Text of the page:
Purplebricks decided to launch in U.S. markets where the median home value is more than double the national average. That’s a completely different launch strategy than its successful international markets.

It’s like taking a budget airline that caters to price-conscious families and launching a New York-to-London route for business travelers. It might not be the right fit. And for a business very much reliant on marketing spend to generate leads, it picked two of the most expensive advertising markets.

The Purplebricks proposition challenge

Purplebricks is clearly the low cost option when compared to alternatives in the U.K. But in the U.S., that's not the case.

In the U.K., the cost savings versus using a traditional estate agent are clear: on average, a home seller saves around £2,000 (outside of London and using national median home sale prices). And yes, this fee is paid upfront regardless of an eventual sale or not.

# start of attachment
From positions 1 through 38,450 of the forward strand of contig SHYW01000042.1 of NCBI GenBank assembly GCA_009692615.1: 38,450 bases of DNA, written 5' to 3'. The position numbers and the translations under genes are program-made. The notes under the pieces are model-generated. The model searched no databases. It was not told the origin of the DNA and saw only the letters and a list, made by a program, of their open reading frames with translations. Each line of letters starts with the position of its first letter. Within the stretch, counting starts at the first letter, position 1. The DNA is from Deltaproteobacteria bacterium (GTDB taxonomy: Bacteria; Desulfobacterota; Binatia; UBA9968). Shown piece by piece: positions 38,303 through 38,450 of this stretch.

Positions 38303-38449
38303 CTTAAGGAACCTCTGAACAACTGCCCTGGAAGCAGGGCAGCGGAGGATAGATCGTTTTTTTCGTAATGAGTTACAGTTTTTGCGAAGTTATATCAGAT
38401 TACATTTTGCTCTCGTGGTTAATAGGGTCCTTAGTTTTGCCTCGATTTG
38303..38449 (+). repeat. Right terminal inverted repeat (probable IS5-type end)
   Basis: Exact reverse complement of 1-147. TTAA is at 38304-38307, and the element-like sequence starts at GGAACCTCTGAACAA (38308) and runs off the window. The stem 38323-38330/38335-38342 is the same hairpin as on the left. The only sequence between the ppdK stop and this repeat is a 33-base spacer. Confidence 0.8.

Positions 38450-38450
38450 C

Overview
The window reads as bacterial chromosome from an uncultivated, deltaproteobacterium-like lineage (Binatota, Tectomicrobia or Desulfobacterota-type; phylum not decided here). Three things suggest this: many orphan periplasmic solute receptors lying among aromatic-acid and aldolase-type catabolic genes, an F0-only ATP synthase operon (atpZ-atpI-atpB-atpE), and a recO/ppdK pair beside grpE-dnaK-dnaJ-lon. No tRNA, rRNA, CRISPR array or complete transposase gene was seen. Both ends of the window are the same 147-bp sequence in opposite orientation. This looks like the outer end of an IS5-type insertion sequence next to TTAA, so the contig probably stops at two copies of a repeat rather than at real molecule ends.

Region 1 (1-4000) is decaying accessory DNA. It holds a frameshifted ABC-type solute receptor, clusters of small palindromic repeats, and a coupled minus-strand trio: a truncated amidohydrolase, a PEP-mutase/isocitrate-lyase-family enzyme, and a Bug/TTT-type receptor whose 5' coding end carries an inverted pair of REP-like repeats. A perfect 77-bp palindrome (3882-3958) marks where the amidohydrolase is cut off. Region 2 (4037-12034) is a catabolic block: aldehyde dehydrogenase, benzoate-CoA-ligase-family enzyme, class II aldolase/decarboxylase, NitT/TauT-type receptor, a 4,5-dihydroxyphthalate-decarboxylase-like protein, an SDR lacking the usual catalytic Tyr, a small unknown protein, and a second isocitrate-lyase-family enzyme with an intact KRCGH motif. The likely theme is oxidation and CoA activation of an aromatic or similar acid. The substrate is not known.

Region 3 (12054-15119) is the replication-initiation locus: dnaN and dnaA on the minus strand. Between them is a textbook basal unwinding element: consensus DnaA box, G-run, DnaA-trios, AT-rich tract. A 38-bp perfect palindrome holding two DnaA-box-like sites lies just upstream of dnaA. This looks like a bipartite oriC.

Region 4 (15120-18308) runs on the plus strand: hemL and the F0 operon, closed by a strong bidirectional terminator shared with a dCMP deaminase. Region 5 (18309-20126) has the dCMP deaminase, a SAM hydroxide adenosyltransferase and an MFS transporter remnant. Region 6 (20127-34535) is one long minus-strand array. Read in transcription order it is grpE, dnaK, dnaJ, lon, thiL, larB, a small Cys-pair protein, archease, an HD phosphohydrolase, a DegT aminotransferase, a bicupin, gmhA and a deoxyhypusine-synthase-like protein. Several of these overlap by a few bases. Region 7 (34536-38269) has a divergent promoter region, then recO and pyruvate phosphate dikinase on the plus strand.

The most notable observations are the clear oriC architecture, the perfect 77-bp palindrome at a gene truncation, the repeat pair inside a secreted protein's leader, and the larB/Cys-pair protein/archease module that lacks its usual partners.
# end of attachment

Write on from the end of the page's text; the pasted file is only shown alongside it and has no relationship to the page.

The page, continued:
In the U.S., however, Purplebricks’ price-point puts it right in the middle of a crowded pack (and it just raised its fee from $3,200 to $3,600). It’s less expensive than a traditional listing agent. It’s slightly less or slightly more than Redfin depending on a 1 percent or 1.5 percent Redfin fee, and it’s slightly more expensive than other fixed-fee providers like Redefy and Trelora.

And that’s just the listing fee, which is paid regardless of the house selling or not. A homeseller still needs to pay a typical buyer’s agent fee of 2.5–3 percent.

In short, Purplebricks is not the clear low-price leader that it is in the U.K. There are a number of alternatives, Redfin being the biggest. And the competitive field is big, leaving Purplebricks with a relatively undifferentiated product in a crowded field (this is also true in the U.K., but the difference is that Purplebricks is already #1 in that market).

Strategic implications

There are a number of key points to consider in Purplebricks' U.S. expansion:

  • Its U.S. launch markets were not in its "sweet spot." Phoenix and Las Vegas are, which begins the true test in the U.S.
  • Advertising in L.A. and New York is expensive. Expect Purplebricks to get more bang for the buck for its advertising dollar in mid-range markets like Phoenix.
  • Purplebricks is operating in a crowded marketplace of low-cost and fixed-fee alternatives. It is not the least expensive option, and Redfin is a sizable competitor.